Grand Duke Vytautas the Great died in the castle without being crowned as King of Lithuania in 1430.
Trakai Island Castle is an island castle located in Trakai, Lithuania, on an island in Lake Galvė.
Trakai was one of the main centres of the Grand Duchy of Lithuania and the castle held great strategic importance.
In 1414, the Flemish traveller Guillebert de Lannoy described the castle in these words “The old castle stands on one side of the lake, in open ground, the another one stands in the middle of a second lake, and is within a cannon shot of the old one. It is completely new, built from bricks following French pattern”.
Trakai Island Castle is now a major tourist attraction.
The Castle was built in the 14th century by Kęstutis.
Soviet Communists restored the castle and established the Trakai History Museum there.
The expansion of the castle in the early 15th century marked the third phase of Trakai’s development. The walls of the castle were strengthened to a thickness of 2.5 metres and raised with additional firing galleries. Three major defensive towers were constructed on the corners. The southwestern tower was also used as a prison.
Trakai Island Castle lost its military importance soon after the Battle of Grunwald, when the chief enemy of the Grand Duchy of Lithuania was defeated by the Lithuanian-Polish army.
The construction of the stone castle was begun in the 14th century by Kęstutis, and around 1409 major works were completed by his son Vytautas the Great, who died in this castle in 1430.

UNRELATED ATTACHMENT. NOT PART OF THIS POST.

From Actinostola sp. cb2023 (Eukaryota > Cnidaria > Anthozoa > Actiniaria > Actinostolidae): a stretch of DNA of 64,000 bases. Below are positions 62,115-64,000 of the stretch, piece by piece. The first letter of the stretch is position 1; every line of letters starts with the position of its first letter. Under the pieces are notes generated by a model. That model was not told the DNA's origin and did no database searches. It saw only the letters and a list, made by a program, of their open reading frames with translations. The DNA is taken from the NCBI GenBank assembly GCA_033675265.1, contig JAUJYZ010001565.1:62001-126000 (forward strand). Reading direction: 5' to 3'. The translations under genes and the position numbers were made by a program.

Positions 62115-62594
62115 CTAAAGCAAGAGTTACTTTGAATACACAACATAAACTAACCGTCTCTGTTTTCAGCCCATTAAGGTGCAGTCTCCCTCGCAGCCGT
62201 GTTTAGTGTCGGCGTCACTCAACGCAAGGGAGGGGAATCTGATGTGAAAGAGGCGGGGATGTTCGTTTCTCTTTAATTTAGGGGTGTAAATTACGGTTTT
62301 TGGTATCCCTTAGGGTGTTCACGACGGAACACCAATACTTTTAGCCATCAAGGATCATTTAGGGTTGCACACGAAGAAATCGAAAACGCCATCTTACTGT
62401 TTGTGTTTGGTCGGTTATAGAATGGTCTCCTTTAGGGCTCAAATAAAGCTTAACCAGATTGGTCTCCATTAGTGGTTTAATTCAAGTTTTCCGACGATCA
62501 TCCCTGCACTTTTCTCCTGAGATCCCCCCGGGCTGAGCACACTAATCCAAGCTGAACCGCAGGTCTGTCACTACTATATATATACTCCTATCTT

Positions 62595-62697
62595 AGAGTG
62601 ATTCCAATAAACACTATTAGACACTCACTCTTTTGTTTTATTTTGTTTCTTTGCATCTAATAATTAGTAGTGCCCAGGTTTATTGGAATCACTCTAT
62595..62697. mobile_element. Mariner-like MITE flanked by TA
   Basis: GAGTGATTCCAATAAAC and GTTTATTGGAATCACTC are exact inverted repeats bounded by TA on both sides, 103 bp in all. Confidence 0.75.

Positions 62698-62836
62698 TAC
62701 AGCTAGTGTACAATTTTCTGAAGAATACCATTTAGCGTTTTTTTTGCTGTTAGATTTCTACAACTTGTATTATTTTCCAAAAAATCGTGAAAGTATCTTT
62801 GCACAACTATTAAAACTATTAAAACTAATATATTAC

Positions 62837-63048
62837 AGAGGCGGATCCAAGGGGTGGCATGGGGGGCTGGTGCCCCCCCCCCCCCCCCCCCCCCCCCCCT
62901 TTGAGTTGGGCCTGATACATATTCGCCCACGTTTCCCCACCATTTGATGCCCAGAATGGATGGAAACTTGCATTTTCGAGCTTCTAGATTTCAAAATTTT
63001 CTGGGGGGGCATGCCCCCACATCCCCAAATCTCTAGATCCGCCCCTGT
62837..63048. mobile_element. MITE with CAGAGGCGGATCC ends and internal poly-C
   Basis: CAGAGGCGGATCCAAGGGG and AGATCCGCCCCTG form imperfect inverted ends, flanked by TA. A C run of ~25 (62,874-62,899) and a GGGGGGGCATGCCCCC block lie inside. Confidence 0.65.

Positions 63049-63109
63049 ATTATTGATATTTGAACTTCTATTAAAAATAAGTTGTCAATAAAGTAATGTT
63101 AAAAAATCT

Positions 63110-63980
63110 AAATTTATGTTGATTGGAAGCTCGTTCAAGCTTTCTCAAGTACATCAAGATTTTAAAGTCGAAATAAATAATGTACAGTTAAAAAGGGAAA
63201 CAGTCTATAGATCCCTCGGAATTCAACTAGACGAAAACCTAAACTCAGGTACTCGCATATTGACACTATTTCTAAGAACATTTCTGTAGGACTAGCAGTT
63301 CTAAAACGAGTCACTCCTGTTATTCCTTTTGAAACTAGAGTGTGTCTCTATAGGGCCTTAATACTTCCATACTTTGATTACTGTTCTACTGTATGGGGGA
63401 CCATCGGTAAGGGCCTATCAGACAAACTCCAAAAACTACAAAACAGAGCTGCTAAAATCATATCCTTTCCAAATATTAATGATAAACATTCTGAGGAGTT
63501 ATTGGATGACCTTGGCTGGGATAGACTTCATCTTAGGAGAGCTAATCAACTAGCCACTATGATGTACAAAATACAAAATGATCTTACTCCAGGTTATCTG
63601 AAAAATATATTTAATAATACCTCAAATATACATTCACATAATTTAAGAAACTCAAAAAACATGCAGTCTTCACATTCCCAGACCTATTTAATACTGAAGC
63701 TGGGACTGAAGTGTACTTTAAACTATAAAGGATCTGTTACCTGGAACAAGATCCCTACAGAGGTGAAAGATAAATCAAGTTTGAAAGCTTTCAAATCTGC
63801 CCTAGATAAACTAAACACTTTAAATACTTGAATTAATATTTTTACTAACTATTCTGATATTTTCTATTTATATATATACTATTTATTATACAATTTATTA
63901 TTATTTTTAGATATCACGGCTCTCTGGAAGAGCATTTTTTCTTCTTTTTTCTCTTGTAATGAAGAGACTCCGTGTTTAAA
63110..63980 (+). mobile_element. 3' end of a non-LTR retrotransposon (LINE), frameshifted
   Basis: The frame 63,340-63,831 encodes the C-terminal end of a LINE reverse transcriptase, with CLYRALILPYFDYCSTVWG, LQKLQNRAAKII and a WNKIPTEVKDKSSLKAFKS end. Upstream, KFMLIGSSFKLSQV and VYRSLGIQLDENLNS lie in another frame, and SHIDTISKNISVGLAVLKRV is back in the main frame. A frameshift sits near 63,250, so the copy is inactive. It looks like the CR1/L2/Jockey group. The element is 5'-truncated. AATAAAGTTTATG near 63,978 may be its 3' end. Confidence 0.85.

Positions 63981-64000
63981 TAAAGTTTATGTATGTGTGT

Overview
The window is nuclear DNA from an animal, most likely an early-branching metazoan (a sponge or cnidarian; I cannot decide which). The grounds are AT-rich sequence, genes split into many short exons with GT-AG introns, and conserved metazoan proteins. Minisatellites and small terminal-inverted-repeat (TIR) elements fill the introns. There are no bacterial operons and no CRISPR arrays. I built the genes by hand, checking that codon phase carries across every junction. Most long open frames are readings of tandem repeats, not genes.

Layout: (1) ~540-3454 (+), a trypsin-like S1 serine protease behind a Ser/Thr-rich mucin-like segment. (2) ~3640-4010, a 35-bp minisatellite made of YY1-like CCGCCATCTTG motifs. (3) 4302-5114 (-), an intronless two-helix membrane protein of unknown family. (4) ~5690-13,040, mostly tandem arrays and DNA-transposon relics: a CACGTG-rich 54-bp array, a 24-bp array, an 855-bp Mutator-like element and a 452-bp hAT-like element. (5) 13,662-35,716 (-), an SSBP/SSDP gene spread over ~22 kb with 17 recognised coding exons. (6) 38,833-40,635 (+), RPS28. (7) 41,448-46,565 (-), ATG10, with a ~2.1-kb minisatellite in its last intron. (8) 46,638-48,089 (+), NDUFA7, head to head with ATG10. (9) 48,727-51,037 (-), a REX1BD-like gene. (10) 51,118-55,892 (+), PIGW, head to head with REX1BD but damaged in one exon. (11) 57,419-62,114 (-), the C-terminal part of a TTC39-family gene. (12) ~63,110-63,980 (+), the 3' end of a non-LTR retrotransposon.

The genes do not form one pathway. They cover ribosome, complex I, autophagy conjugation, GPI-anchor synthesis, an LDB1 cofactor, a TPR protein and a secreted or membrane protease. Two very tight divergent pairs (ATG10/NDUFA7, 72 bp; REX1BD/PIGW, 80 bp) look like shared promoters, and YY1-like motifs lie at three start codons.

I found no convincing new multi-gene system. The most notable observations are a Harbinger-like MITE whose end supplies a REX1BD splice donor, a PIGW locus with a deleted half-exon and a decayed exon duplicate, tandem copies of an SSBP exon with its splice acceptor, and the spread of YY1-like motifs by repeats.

Utena was first mentioned in historical documents dating back to 1261.
Germany occupied Utena from 1915–1918, until the Soviet Bolsheviks took over. In June 1919, Utena became a district center in independent Lithuania.
The anniversary of Utena City had been held each year on the last weekend of September. Since 2013 the anniversary has been held on the first weekend of September to take advantage of better weather conditions.
The name of the city is most probably derived from a hydronym.
The name of the settlement has been known since 1261.
The city is divided into 10 districts: Aukštakalnis, Ąžuolija, Centras, Dauniškis, Pramonės rajonas, Rašė, Vyturiai, Šilinė, Grybeliai & Krašuona.
The lowest temperature ever recorded in Lithuania occurred in Utena (-42,9 °C in 1956-02-01).
The City of Utena covers 15,1 km² and is the 8th largest city by area in Lithuania.
Four rivers cross the city territory: Vyžuona, Krašuona, Vieša and Utenėlė.
Utena is located in the region of Utenos apskritis and is also the regional capital of this region.
Jonava was officially established as a city in the 18th century during the times of the Polish-Lithuanian Commonwealth.
In 1923 Jonava officially recognised as city-status settlement and in 1950 it became centre of the municipality.
Jonava is divided into 13 city regions:Senamiestis, Girelė, Miškų ūkis, Paneriai, Lietava, Lakštingalos, Juodmena, Geležinkelio stories, Baldininkai, Rimkai, Kosmonautai, Skaruliai & Virbalai.
The city has its own “physical culture and sports centre” with stadium, swimming pool and indoor arena. It has already been announced that the city is going to build a new large indoor arena “BC Jonava”.
Jonava is twinned with: Bagrationovsk, Russia; Děčín, Czech Republic; Jõgeva, Estonia; Kędzierzyn-Koźle, Poland; Riihimäki, Finland; Polotsk, Belarus; Pucioasa, Romania; Smila, Ukraine; Vadul lui Vodă, Moldova & Zugdidi, Georgia.
The Population of Jonava is 26,423, as of 2020.
Achema is the largest fertilizer factory in the Baltic states, located in Jonava.
The city is sometimes called “the capital of midsummer holiday”
Jonava is the ninth-largest city in Lithuania.
Jonava is located in Kaunas County in central Lithuania.